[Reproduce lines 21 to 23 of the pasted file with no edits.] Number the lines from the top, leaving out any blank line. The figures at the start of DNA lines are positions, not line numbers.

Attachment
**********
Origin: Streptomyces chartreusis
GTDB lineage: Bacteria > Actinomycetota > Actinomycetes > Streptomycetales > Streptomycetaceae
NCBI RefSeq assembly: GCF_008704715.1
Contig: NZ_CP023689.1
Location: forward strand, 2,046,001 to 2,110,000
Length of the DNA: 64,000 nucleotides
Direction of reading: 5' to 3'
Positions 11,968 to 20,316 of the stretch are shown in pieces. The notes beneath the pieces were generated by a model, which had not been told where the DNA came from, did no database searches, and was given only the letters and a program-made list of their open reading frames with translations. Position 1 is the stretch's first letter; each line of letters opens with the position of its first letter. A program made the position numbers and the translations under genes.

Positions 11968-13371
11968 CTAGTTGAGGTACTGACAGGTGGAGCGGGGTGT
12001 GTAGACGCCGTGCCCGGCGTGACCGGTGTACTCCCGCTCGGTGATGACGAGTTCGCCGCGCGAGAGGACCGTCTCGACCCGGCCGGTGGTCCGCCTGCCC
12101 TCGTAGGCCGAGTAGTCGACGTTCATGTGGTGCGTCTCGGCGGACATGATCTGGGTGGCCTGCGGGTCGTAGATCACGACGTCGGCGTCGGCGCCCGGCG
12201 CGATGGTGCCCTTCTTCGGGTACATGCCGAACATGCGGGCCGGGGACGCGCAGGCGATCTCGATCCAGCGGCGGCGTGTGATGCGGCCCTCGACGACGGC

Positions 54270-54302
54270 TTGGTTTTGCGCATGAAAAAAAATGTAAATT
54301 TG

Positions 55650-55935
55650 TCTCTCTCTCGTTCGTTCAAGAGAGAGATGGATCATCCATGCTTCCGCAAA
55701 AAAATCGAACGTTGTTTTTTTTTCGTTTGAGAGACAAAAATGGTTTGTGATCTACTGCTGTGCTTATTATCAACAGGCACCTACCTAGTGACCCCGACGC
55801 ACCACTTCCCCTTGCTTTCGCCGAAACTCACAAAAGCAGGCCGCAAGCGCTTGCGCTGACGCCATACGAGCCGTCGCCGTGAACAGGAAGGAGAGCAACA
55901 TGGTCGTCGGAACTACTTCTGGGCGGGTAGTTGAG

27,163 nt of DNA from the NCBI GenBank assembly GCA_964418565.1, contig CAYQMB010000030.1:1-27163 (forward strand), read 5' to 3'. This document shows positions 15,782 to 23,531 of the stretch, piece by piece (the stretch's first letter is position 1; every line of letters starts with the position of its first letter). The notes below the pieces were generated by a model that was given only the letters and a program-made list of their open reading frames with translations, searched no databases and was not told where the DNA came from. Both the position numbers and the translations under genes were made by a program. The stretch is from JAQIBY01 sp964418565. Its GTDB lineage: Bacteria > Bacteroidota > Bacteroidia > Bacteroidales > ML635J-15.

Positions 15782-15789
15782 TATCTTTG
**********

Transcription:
55901 TGGTCGTCGGAACTACTTCTGGGCGGGTAGTTGAG

27,163 nt of DNA from the NCBI GenBank assembly GCA_964418565.1, contig CAYQMB010000030.1:1-27163 (forward strand), read 5' to 3'. This document shows positions 15,782 to 23,531 of the stretch, piece by piece (the stretch's first letter is position 1; every line of letters starts with the position of its first letter). The notes below the pieces were generated by a model that was given only the letters and a program-made list of their open reading frames with translations, searched no databases and was not told where the DNA came from. Both the position numbers and the translations under genes were made by a program. The stretch is from JAQIBY01 sp964418565. Its GTDB lineage: Bacteria > Bacteroidota > Bacteroidia > Bacteroidales > ML635J-15.

Positions 15782-15789